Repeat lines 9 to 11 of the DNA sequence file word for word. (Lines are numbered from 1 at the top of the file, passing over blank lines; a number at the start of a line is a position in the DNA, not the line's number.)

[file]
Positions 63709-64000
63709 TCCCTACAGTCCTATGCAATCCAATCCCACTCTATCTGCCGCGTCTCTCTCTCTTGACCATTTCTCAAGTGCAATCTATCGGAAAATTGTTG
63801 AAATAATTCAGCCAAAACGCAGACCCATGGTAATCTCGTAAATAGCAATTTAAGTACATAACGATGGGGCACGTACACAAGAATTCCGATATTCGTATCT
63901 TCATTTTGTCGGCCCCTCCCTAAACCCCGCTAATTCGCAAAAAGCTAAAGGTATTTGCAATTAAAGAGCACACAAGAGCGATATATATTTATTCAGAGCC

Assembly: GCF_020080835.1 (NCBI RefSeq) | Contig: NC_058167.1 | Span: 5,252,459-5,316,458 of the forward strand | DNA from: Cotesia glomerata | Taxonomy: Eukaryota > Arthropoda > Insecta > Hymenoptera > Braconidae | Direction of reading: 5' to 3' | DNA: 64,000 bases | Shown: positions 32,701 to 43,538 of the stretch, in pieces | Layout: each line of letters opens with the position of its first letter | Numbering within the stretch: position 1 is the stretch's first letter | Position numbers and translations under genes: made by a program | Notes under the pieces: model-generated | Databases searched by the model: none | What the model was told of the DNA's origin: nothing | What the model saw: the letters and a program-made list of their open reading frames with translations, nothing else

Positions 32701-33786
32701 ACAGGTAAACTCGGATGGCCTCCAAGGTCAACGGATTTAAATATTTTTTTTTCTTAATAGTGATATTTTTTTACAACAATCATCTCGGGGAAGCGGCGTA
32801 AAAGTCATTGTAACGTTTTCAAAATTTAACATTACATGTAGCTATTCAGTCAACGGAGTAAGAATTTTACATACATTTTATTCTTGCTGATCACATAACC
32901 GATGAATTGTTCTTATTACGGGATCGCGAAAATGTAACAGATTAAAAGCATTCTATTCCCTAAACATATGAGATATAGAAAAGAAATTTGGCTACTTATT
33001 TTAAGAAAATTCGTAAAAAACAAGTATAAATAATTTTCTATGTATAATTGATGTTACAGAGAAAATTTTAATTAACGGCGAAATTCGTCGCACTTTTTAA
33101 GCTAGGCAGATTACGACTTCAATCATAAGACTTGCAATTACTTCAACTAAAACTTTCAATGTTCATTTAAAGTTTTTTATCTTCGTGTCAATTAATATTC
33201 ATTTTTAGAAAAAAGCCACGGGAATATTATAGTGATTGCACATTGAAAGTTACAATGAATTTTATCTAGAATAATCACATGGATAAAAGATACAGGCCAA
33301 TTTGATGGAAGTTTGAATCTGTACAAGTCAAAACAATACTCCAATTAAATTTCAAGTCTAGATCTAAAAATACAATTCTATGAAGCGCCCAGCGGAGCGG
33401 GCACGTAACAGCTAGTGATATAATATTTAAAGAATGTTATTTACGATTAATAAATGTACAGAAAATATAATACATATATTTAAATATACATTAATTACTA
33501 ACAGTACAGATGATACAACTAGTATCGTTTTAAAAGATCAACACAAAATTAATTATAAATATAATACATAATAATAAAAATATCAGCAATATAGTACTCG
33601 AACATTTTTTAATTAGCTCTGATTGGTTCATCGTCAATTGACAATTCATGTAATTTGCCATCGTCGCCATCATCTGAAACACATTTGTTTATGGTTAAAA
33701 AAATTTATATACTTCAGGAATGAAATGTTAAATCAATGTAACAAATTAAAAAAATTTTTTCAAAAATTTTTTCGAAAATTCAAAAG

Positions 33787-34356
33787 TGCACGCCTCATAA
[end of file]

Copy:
32901 GATGAATTGTTCTTATTACGGGATCGCGAAAATGTAACAGATTAAAAGCATTCTATTCCCTAAACATATGAGATATAGAAAAGAAATTTGGCTACTTATT
33001 TTAAGAAAATTCGTAAAAAACAAGTATAAATAATTTTCTATGTATAATTGATGTTACAGAGAAAATTTTAATTAACGGCGAAATTCGTCGCACTTTTTAA
33101 GCTAGGCAGATTACGACTTCAATCATAAGACTTGCAATTACTTCAACTAAAACTTTCAATGTTCATTTAAAGTTTTTTATCTTCGTGTCAATTAATATTC